Now, let me come to the practical application. Keep in mind that no one can now be thrown in jail on an "Infraction" charge, so it says. So let's test this "principle." This author was traveling through the City of Pasadena and entered into an intersection in the inside lane in which he found himself trapped behind a stalled older model car. The gentleman was furiously trying to start his car so he could proceed out of the intersection. Since he could not move, it forced me to have to wait in the intersection until all the on-coming cars on my right had passed, allowing me to go around him. In that waiting time, the light turned red, and allowed me the freedom to get around him and move on through to clear the intersection.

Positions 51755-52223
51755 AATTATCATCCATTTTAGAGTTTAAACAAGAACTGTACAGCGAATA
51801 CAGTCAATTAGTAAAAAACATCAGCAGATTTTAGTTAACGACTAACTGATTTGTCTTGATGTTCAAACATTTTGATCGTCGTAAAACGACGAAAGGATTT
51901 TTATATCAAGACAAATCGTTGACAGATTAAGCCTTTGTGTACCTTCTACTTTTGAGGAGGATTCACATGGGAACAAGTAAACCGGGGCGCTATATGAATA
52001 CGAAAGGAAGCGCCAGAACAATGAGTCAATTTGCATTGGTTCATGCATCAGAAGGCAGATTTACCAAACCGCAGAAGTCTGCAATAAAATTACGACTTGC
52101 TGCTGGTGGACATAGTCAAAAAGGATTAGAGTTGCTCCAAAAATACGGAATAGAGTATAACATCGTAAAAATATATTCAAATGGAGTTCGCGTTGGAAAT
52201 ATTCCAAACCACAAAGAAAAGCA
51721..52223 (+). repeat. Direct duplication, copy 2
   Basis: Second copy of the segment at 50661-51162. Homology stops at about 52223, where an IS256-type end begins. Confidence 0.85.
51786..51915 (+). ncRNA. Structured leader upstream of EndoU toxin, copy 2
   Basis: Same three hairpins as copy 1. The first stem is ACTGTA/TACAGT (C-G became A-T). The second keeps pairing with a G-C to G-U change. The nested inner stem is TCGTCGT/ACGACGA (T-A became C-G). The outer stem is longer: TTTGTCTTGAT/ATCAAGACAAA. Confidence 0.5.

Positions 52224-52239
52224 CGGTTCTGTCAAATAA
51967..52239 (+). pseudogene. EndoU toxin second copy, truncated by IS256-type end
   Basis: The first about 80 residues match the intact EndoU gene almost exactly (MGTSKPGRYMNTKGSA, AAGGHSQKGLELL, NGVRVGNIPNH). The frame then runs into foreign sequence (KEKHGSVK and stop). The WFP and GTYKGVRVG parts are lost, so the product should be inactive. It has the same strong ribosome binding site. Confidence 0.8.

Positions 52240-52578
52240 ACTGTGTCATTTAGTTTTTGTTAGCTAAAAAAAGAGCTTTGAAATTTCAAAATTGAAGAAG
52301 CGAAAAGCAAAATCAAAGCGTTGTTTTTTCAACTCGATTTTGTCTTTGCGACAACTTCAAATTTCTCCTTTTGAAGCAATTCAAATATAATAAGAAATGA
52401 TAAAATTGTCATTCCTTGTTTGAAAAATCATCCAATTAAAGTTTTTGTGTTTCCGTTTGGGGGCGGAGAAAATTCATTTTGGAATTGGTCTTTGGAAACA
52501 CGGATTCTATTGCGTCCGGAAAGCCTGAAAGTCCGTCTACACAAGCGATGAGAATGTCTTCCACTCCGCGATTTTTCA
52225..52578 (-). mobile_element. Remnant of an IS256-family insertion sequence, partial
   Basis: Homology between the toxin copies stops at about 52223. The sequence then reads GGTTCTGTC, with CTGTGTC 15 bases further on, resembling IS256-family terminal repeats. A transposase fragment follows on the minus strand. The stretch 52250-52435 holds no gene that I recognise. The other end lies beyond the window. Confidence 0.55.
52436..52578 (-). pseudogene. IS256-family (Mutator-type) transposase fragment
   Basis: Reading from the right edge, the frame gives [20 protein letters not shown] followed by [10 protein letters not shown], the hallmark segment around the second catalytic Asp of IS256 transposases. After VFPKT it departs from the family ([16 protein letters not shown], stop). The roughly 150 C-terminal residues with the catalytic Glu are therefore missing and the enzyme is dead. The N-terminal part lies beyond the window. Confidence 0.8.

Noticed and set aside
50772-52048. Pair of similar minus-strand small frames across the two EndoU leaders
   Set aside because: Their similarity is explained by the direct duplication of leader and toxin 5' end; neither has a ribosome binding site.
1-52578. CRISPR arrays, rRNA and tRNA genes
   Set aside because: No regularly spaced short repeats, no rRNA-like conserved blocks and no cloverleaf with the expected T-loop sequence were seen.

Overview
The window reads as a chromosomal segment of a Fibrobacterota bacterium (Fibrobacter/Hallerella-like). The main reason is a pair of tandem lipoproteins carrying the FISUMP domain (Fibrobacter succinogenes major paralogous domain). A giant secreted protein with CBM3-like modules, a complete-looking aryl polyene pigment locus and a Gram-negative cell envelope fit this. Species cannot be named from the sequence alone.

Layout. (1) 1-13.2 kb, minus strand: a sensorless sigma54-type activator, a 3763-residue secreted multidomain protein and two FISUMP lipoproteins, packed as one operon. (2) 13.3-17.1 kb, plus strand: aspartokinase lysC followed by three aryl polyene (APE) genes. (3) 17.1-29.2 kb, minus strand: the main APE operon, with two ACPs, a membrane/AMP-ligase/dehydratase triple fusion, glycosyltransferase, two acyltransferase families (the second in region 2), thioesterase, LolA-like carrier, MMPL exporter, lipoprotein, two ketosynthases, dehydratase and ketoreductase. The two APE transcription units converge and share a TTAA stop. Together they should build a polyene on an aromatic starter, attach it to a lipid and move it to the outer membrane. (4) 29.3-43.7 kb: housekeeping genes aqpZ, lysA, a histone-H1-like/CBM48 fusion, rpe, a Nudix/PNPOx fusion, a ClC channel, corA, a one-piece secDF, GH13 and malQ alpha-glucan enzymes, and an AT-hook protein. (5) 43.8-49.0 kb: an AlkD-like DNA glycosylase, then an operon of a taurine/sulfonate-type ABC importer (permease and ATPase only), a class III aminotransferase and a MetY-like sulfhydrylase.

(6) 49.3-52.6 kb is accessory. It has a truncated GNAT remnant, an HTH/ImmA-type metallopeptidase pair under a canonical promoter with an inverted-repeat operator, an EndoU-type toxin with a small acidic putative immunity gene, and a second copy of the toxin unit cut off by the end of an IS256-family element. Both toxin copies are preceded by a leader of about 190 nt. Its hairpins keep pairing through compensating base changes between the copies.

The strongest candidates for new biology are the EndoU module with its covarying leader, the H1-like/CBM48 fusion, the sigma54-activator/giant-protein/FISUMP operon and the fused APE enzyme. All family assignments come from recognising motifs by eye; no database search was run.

Immediately thereafter, a cop chased me down, and cited me for "running a red light." I pointed back to the person who was still stalled in the intersection, and told the cop that I was trapped behind that stalled vehicle, pointing to it, and had to wait until the light had changed before I could proceed. Nonetheless, he cited me for "running a red light." When I went to court, I decided not to fight the ticket on the merits, but upon the lack of Constitutional process. My first argument was that there was lacking a decision by a magistrate establishing probable cause for the traffic arrest, and that the commissioner on the bench was not qualified under California law to be a magistrate, nor was he seeking anything but a plea to a required, but non-existent, accusatory pleading. This commissioner refused to hear anything I said but demanded I say either "guilty" or "not guilty." But since it was impossible for me to enter a plea to a non-existent pleading, he became angry and proceeded to act as my "attorney" and "entered a plea" of "not guilty" on my behalf, and then demanded that I sign my name to an agreement that I would be present for a trial on the "plea" he entered "for me" to a non-existent charge. When I refused, he ordered the bailiff to throw the handcuffs on me. I was taken behind the courtroom where I was manacled to five other arrestees, loaded on a bus, and taken downtown where it took the next eight hours to process me in as a prisoner. I was chest x-rayed, they took blood, they gave me a jail uniform, and after several hours I eventually was able to bed down in an extremely overcrowded room of perhaps a couple hundred prisoners, the bunk beds aligned side by side, head to head.